On June 25, 2014, HUD published a Notice establishing the terms and conditions by which HUD will implement changes to the statutory definition of a “public housing agency” (PHA), the frequency of housing inspections, the statutory definition of “extremely low-income,” and utility allowances for tenant-paid utilities. The effective date of the Notice is July 1, 2014.
The 2014 Appropriations Act includes five statutory changes to the Housing Act of 1937 that are designed to reduce administrative burdens on PHAs, enable PHAs to better target assistance to families in need of such assistance, and reduce Federal costs. The only statutory change that is applicable to the multifamily project-based Section 8 program is the added definition of “extremely low-income” in Section 238 of the Act. For all other statutory changes, the changes provided in the HUD Notice apply only to the public housing and Section 8 voucher programs.
Section 212 of the 2014 Appropriations Act amends the definition of a PHA to include a consortium of such entities.
Section 220 allows PHAs to comply with the requirement to inspect assisted dwelling units during the term of a housing assistance payment (HAP) contract by conducting biennial housing quality standard inspections (HQS) instead of annual inspections. PHAs are also able to utilize alternative inspection methods to demonstrate that housing meets the housing quality requirements under the voucher program.
PHAs are still required to conduct an initial inspection, prior to entering into a HAP contract, and interim inspections, if a family or government official notifies the PHA of a unit’s failure to comply with HQS.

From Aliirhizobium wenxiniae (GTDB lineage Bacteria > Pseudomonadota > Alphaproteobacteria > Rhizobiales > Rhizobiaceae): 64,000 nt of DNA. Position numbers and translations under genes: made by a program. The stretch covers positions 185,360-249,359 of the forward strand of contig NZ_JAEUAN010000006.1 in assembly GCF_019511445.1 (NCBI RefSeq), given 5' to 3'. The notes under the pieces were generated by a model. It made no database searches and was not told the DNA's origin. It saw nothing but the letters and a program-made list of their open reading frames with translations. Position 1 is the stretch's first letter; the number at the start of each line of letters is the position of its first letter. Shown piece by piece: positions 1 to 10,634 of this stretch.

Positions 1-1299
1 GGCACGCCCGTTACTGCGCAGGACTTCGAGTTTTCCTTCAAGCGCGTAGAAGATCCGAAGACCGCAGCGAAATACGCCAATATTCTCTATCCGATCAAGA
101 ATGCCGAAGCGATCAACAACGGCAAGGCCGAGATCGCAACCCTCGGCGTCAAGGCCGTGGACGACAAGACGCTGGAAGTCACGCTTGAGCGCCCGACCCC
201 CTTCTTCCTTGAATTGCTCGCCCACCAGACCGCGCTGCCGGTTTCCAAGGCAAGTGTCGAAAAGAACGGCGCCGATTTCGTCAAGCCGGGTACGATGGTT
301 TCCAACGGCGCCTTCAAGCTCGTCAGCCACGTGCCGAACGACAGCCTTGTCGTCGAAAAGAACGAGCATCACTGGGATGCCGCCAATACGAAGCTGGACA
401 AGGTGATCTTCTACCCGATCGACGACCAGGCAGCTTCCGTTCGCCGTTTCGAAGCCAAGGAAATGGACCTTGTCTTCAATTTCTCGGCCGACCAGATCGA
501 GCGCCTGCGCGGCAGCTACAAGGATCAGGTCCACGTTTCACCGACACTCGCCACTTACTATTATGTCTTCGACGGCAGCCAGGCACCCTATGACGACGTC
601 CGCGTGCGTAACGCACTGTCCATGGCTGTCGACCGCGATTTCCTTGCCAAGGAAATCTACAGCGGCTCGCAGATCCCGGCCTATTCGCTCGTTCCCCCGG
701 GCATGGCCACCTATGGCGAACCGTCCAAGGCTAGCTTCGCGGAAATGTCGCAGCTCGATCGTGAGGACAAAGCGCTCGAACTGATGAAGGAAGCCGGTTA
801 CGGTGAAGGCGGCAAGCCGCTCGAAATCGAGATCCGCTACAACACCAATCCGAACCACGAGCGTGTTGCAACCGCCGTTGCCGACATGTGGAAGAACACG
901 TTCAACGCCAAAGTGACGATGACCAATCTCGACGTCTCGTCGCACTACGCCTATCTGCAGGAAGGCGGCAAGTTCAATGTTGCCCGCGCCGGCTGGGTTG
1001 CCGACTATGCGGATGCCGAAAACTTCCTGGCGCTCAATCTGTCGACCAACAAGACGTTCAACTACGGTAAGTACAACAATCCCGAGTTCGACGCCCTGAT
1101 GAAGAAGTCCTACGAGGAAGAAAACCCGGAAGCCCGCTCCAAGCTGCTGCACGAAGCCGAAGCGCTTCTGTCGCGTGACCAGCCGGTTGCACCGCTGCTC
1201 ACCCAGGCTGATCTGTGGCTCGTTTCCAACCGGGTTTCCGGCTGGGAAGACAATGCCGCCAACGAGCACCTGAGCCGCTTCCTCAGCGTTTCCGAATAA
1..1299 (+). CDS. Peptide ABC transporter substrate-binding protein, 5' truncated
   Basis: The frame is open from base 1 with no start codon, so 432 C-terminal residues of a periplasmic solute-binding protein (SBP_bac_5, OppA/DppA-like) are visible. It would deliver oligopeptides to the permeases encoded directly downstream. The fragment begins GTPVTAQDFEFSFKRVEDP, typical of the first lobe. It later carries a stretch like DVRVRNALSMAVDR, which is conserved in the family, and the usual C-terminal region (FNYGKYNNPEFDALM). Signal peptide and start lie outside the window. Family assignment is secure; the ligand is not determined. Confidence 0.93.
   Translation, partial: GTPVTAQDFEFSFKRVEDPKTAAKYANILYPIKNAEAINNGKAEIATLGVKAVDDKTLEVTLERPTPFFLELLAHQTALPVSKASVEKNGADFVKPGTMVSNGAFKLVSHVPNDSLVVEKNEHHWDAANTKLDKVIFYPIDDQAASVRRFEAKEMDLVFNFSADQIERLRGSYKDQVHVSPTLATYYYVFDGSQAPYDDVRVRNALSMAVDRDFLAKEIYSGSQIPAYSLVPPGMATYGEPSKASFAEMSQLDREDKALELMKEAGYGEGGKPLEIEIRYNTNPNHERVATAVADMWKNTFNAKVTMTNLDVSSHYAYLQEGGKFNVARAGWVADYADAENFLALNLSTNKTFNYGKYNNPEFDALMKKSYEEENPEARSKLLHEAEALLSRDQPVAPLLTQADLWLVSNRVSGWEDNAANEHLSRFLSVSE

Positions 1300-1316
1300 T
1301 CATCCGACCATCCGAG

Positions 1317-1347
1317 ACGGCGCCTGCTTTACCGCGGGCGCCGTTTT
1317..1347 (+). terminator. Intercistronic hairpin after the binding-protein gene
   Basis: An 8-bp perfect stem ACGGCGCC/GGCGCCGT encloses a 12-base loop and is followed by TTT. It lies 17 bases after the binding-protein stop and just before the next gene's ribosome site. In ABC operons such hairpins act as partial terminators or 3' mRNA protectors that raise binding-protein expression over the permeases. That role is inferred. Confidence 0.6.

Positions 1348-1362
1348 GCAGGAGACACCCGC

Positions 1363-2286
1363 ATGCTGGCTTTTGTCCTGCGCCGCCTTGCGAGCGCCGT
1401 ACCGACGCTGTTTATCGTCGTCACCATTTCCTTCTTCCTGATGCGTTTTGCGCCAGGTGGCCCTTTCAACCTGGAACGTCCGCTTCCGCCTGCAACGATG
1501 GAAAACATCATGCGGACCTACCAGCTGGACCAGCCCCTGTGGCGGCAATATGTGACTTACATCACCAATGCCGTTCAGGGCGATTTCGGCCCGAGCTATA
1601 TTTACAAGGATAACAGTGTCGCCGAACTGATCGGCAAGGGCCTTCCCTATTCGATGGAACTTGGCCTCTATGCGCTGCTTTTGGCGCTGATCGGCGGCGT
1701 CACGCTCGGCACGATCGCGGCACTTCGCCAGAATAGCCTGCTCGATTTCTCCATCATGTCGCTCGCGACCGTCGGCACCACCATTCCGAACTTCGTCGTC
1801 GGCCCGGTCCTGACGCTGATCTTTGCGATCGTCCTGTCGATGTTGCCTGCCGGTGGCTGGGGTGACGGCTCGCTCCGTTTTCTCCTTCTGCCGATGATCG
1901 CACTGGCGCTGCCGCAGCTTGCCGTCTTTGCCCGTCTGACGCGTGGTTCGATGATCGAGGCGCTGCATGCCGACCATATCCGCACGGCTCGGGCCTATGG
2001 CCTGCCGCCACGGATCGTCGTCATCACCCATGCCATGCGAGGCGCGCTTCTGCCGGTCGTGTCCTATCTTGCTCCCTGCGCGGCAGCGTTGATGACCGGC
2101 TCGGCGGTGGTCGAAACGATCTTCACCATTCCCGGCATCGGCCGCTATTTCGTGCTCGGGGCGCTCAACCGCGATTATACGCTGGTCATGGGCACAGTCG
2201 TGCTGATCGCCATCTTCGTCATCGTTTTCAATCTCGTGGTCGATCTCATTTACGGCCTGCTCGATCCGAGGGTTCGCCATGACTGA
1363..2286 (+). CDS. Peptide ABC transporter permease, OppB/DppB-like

This section is immediately effective for any unit under HAP contract where the PHA has conducted an HQS inspection within the 12 months preceding 7/1/14. If the most recent inspection occurred more than 12-months prior to 7/1/14, the PHA is required to conduct an annual HQS inspection for that unit.
If PHAs desire to conduct inspections more frequently than on a biennial basis, they may do so.
A PHA may comply with the biennial inspection requirement by relying upon an inspection conducted by another housing assistance program. If there is reliance on another program, the PHA must identify the alternate program in its administrative plan.
Other acceptable programs for inspection standards include the HOME Program, the LIHTC Program, and other inspections by HUD. If a property is inspected under an alternative inspection method that does not employ a pass/fail determination for the inspections – e.g., the LIHTC program – then the PHA must review the deficiencies noted in the alternative inspection to determine whether any deficiency would have resulted in a “fail” score under HQS.
Section 238 creates a statutory definition of “extremely low-income families,” which is defined as very low-income families whose incomes do not exceed the higher of the Federal poverty level or 30% of area median income.
This provision affects the ELI targeting requirements for the public housing, housing choice voucher (HCV), project-based voucher (PBV), and multifamily project-based Section 8 programs. As of July 1, 2014, compliance with the targeting requirements under each of these programs is required and the new definition of ELI is effective. As of this date, no family on a waiting list may be skipped over if that family meets the new definition of ELI as enacted by Section 238.
For the multifamily project-based Section 8 programs, the contract administrator must ensure that families qualifying at ELI income occupy not less than 40 percent of the Section 8-assisted dwelling units that become available.
HUD’s office of Policy Development and Research has calculated the new income limits for extremely low-income families, using the new ELI definition. These new limits are available online at http://huduser.org/portal/datasets/il/il14/index.html.
Operators of these properties should immediately download and put into place the revised income limits for their properties.
Section 242 establishes a cap on the utility allowance for families leasing oversized units. The cap is based on family size rather than the size of the unit leased, with the ability to set a higher amount to provide a reasonable accommodation to the family of a person with disabilities.